Volunteers: The backbone of campaigning

BY SETH SMALLEY

Presidential election campaigns are extremely active and have much work to be done, especially in key early voting states like Iowa. 

With so much to do and limited campaign funds, the work falls mostly on the shoulders of volunteers. Volunteers do a wide range of work from canvassing for candidates, to helping with the organization of rallies and concerts. Many of these volunteers are sacrificing more than just their free time by taking off work and traveling to contribute to their candidates campaign. 

Volunteers talk to Joe Biden’s Precinct Captains about what their mission is while volunteering at the campaign. Photo by Axel Mueller.

“I’ve been calling, knocking on doors, driving people so they can canvas, and I’ve done a number of tv and radio interviews; I’m just doing anything they want me to do,” said John Douglas, a Biden volunteer and former assistant Naval secretary. 

These volunteers give up so much to passionately support their candidate, traveling from all over the country to join their campaign. Committing such a large amount of time and assets to a cause requires a strong personal conviction. It is this personal passion that drives many of these volunteers to cross the nation on their own time and money. 

Melinda Goforth who worked for the Biden campaign and and is now volunteering for him out of Seattle spoke on her reason for being committed to the campaign. 

“The situation with those children at the border and the level of meanness of separating a parent and a child on purpose,” said Goforth. “That’s what brought me here the most. I think about it every single day. “

Jillian Cornhioccione, a Biden volunteer, makes calls to Iowa residents about voting for Biden at the caucus. Photo by Axel Mueller

For individuals like Goforth, passion for a candidate comes down to a select set of policies that have inspired such support. Throughout all of the campaigns determined people like this can be found sacrificing to be able to leave an impactful mark on the country.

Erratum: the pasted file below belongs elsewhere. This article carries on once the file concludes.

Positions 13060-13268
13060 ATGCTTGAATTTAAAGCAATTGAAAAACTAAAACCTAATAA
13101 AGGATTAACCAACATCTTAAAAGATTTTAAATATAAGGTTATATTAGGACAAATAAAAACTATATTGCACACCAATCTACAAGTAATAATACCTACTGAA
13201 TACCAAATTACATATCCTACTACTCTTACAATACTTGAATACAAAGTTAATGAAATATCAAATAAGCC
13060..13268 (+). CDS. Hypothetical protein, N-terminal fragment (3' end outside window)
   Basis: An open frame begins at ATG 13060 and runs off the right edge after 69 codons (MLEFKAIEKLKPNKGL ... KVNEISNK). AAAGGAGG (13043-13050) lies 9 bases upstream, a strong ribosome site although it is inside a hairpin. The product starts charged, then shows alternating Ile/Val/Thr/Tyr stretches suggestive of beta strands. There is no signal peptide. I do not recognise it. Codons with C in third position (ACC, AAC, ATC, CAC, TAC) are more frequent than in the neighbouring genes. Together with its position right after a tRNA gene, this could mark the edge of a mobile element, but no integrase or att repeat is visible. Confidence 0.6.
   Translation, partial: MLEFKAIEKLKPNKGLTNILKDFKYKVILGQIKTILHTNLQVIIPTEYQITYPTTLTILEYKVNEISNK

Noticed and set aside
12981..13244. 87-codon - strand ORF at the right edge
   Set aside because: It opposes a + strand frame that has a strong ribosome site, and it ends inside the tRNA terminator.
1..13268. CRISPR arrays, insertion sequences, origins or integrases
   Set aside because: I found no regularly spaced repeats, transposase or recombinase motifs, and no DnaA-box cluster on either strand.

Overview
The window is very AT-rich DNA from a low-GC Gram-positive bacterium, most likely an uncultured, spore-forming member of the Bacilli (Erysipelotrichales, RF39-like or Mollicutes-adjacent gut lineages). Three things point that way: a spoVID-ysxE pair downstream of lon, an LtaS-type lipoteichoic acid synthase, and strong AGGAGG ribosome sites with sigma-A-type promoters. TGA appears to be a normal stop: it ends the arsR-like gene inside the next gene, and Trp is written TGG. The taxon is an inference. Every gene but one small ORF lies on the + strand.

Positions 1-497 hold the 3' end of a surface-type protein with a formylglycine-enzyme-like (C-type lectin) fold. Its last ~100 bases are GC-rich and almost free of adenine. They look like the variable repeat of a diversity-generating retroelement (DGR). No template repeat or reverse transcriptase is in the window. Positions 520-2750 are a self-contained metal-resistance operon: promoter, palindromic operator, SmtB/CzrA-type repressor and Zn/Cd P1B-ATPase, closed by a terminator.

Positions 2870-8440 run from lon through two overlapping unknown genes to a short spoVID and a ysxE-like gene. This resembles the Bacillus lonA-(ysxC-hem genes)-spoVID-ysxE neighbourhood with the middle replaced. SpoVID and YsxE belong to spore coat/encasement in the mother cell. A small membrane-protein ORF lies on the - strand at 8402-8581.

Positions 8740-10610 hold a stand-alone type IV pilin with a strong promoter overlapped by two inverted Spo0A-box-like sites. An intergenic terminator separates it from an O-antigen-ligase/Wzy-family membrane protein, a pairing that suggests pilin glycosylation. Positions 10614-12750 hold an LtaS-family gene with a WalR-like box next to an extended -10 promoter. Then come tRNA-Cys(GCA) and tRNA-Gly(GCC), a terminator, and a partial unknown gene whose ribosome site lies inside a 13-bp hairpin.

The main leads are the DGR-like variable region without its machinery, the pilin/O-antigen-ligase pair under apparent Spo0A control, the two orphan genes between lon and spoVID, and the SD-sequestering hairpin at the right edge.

“The campaign is really a personal affair for me,” said a long time Bernie Sander volunteer Anna, from Arizona. “Me and my brother have been campaigning for Bernie across the country for the past year because we feel that each individual, such as our ailing father, deserves the right to medical care.”

Passionate volunteers are not restricticted to the Democratic Party however. Even with this primary election cycle being all but decided for the Republican Party, there is still a slew of energetic volunteers campaigning to get Republicans to vote.

“I think no matter what year it is, it is important that we get our people out to vote,” said Mike, a long time GOP volunteer of over forty years who was working at the Polk County GOP Headquarters in Iowa. “I have been doing this a long time and I can tell you if we don’t get people out to the caucuses we won’t get as many out for the election.” 

In such a polarizing election cycle, volunteer support is going to be more important than ever to campaigns. Without these passionate and committed individuals sacrificing their time and money, candidates would not be able to continue running. The impact these volunteers have on campaigns and elections shows the effects that everyday people can have on politics in our country.

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